it could not revisit that determination under Rooker-Feldman. Thus, Caldwell's claim fails as a
matter of law.
Even if the Bankruptcy Court had not relied on Rooker-Feldman as the basis for its
ruling, summary judgment was appropriate under the facts of this case in that Defendants'
actions were clearly not a violation of the automatic stay, but taken instead to enforce a prior
court order. See Lowrey, 292 B.R. at 649-50. In its July 16, 2010 Judgment and Order of
Contempt, the state court found that Caldwell was financially able to meet the financial
obligations outlined in the Decree of Dissolution and amended Judgment and that his failure to
comply with the court's orders was "willful, intentional and contumacious." (App., Doc. No. 6-2
at 621 ~ 7) At the August 24, 2010 hearing, the state court stated on the record that "I just find it
incredible that [Caldwell] has done absolutely nothing to comply with one order, let alone the
entire judgment." (Transcript of August 24, 2010 hearing, App., Doc. No. 6-2 at 51 (49:12-140))
In its August 27, 2010 Judgment of Contempt, the state court sentenced Caldwell to
imprisonment "to compel compliance with the Court's said orders ... "(Id. at 626)
Moreover, it is clear to this Court that Caldwell's actions were taken to evade the state
court's orders. Following the first contempt order entered July 16, 2010, Caldwell proceeded to
write letters to both DeWoskin and Lavender, stating his intent to pay only $1.00 "annually after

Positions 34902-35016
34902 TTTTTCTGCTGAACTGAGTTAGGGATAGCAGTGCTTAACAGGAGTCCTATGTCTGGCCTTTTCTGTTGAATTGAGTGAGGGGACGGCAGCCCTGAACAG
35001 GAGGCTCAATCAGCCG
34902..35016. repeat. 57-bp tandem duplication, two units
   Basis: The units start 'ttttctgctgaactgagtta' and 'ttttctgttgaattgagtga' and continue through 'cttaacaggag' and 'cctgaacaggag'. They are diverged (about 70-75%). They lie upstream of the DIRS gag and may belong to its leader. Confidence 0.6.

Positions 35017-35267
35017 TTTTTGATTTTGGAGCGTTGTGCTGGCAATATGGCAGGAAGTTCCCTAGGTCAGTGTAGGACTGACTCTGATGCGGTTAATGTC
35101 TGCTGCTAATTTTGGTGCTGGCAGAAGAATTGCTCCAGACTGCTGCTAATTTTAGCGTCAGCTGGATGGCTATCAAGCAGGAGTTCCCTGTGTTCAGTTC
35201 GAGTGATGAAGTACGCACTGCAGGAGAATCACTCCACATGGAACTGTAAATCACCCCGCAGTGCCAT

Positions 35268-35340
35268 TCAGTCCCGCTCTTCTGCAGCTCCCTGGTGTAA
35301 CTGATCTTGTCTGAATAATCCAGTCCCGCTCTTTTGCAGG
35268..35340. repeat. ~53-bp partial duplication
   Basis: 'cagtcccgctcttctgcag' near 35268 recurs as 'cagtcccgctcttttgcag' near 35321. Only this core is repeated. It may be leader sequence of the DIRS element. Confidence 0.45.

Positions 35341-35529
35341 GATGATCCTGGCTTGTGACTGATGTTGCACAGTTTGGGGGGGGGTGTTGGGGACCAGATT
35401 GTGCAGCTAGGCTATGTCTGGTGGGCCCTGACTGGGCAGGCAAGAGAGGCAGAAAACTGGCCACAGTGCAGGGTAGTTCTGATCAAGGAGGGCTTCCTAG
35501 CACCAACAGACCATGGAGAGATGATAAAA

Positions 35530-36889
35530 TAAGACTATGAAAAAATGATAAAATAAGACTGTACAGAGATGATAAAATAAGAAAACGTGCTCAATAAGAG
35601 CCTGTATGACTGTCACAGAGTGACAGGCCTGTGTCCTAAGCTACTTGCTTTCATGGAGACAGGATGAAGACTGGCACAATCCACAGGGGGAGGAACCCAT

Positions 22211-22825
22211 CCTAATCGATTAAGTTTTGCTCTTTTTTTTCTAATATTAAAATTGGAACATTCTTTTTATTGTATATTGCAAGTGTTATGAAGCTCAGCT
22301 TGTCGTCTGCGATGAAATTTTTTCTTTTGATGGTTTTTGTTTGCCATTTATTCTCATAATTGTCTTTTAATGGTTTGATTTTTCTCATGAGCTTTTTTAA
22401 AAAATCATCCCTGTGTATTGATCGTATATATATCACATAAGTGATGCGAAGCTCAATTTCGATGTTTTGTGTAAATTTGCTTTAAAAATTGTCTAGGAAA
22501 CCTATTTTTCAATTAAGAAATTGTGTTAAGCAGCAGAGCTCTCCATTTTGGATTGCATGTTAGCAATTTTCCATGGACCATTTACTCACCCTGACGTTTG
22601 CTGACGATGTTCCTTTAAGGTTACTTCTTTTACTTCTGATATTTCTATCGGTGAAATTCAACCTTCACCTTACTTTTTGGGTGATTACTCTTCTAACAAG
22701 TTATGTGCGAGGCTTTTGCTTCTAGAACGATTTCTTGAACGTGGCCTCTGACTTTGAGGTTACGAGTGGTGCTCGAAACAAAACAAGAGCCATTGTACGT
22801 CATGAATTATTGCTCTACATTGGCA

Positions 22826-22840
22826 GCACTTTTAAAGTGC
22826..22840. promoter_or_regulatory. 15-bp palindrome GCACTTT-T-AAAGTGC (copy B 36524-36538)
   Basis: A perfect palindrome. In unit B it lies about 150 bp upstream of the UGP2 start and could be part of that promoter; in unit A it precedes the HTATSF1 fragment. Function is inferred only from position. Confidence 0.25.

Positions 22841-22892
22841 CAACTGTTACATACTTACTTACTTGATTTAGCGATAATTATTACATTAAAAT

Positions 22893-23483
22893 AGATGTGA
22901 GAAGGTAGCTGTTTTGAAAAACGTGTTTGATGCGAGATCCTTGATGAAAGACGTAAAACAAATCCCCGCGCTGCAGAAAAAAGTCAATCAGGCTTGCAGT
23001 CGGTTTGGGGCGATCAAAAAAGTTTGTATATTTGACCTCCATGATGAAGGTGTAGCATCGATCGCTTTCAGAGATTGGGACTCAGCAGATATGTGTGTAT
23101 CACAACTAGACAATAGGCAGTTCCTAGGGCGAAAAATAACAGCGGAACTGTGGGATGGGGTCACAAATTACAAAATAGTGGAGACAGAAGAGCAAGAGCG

New Years until the day I die." (Appendix to Appellee's Brief ("Appx."), Doc. No. 10-1at86768) The following month, on August 17, 2010, he filed for bankruptcy, within days of receiving
notice of a second contempt hearing scheduled for August 24, 2010. Once filed, the confirmation
hearing was continued seven times although Caldwell failed to file any responses or amendments
to address the bankruptcy trustee's objections. Caldwell then converted his case to Chapter 7 on
May 25, 2011. Caldwell sought and obtained extensions of time for filing his Chapter 7
schedules, statement of affairs, and B22 form until June 29, 2011. On June 29, 2011, instead of
filing the necessary documentation, Caldwell moved to re-convert his case to Chapter 13. The
Bankruptcy Court denied the motion on July 19, 2011, finding a lack of good faith. (App., Doc.
No. 6-2 at 666-67) Caldwell's bankruptcy case was dismissed on July 20, 2011 for failure to file
one or more schedules and/or statement of affairs (id. at 669), all of which evidences his use of
the bankruptcy court as a weapon to avoid his maintenance obligation. Caldwell's clear intent
was to avoid and manipulate the legal system. The bankruptcy court recognized this in granting
summary judgment to Defendants.
For these reasons, the Court concludes that the United States Bankruptcy Court for the
Eastern District of Missouri correctly denied summary judgment to Caldwell and granted
summary judgment sua sponte to Defendants. Therefore, the order will be affirmed.
IT IS HEREBY ORDERED that the judgment of the Bankruptcy Court 1s
An appropriate Judgment accompanies this Memorandum and Order.
thi~~ of March, 2015.